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UK participation in Horizon Europe “not a given”

The UK’s continued participation in the recently-christened successor to Horizon 2020, Horizon Europe, is not to be taken for granted according to a policy briefing by the Centre for Global Higher Education.

The University of Cambridge is one of the most successful beneficiaries of EU research funding. Photo: Christian Richardt/Wikimedia Commons

A less beneficial deal for UK HE, which Highman also predicted in a previous policy briefing, was evidenced by a draft paper of the Horizon Europe document

At €97.9 billion, the new EU science and innovation program promises “the biggest budget any research funding body has ever seen.”

“Why would the EU taxpayer continue to subsidise [research at] Oxford and Cambridge post-Brexit?”

But it comes at the time of growing uncertainty as to whether the UK wants, can afford or will be allowed to fully participate, CGHE senior researcher and author of the briefing Ludovic Highman explained.

UK research has benefited enormously from EU research programs.

In the Seventh Framework Program cycle, the UK’s contribution was in the region of €5.4bn, but it secured €8.8bn in research grants, Highman explained. As for Horizon 2020, five out of 10 of the most successful recipients are British HEIs – Cambridge, Oxford, UCL, Imperial and Edinburgh.

When the new EU research budget was announced, UK HE welcomed the news and called for continued research collaboration with the EU. Around the same time, UUK published a position paper with recommendations for the Horizon 2020 successor.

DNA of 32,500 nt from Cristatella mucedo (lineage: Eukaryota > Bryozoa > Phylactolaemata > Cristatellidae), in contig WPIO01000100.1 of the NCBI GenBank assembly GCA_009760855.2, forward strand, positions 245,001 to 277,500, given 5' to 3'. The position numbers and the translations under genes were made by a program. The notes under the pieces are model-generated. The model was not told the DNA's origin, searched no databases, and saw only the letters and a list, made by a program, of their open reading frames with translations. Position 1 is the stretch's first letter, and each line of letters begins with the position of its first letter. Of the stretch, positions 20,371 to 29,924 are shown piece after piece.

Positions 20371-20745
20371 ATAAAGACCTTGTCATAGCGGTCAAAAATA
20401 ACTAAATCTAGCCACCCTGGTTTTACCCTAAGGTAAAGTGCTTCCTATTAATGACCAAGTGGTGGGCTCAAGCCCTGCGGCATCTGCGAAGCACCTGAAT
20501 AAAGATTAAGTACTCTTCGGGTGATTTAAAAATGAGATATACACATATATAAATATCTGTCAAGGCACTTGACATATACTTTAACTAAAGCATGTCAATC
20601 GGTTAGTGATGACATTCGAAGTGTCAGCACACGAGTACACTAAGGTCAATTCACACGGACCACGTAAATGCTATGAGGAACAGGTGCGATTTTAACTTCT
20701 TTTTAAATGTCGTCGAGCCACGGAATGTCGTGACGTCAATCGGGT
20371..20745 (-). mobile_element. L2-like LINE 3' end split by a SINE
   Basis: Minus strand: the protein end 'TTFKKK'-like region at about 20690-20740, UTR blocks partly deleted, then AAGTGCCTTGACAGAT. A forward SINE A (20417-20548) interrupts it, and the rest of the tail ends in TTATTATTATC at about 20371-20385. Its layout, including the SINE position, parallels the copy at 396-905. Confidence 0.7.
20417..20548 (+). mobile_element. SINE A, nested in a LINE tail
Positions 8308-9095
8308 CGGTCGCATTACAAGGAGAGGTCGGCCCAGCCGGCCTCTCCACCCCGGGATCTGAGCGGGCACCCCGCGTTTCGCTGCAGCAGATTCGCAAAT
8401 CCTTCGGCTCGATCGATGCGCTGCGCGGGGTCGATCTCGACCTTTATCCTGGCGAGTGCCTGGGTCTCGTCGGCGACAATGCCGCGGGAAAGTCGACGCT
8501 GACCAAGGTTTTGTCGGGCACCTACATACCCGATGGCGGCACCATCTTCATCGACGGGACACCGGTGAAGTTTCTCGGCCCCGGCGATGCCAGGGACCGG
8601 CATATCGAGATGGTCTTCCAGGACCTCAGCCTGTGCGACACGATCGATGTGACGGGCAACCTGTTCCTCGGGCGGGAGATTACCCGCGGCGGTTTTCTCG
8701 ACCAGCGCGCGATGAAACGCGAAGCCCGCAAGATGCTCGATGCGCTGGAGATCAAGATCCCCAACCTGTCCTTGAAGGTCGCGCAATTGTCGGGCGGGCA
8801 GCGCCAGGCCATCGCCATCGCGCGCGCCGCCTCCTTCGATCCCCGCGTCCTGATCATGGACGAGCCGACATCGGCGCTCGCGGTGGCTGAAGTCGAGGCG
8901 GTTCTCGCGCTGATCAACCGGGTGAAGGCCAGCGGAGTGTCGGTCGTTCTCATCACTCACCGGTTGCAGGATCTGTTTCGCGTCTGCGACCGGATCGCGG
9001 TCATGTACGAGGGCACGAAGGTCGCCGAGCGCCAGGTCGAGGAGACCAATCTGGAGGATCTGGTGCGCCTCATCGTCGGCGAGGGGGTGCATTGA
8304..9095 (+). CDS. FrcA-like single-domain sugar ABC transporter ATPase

Theresa May in a recent speech said the UK “would like the option” to be fully associated to Horizon Europe.

But in his policy briefing Highman said that participation will depend on Brexit negotiations and on an increased UK contribution – a topic that needs urgent clarity, he said, and could be lost in the competing post-Brexit spending priorities.

Also, as the EU parliament already indicated, Highman added, association will probably see the UK lose voting rights and decision-making power in the future direction of the program after Brexit, and possibly not make the same return of investment as in the past.

A less beneficial Brexit deal for UK HE, which Highman also predicted in a previous policy briefing, was evidenced by a draft paper of the Horizon Europe document seen by the Guardian.

“Why would the EU taxpayer continue to subsidise [research at] Oxford and Cambridge post-Brexit, already by far the wealthiest European universities, instead of their own institutions? This position is simply untenable, without an attractive UK offer to put on the table,” Highman told The PIE.

“However, there have been no signs of such an attractive offer made, or even yet discussed.”

Highman called on the government to engage with the HE sector and added that despite the sector’s advocacy efforts, their recommendations have so far fallen on deaf ears, “perhaps because of universities’ pro-Remain stance during the referendum, and the fact that there does not exist any Brexit scenario that will leave UK universities better off,” he explained.

“For example, the government’s position paper on the 9th Framework Program (Horizon Europe) makes no direct reference to consultations with the sector, which is unusual among national position papers issued by other EU member states,” he explained.

“Considering the UK higher education sector is one set to lose the most by a hard Brexit, it is unfortunately unsurprising their voice is being silenced.”

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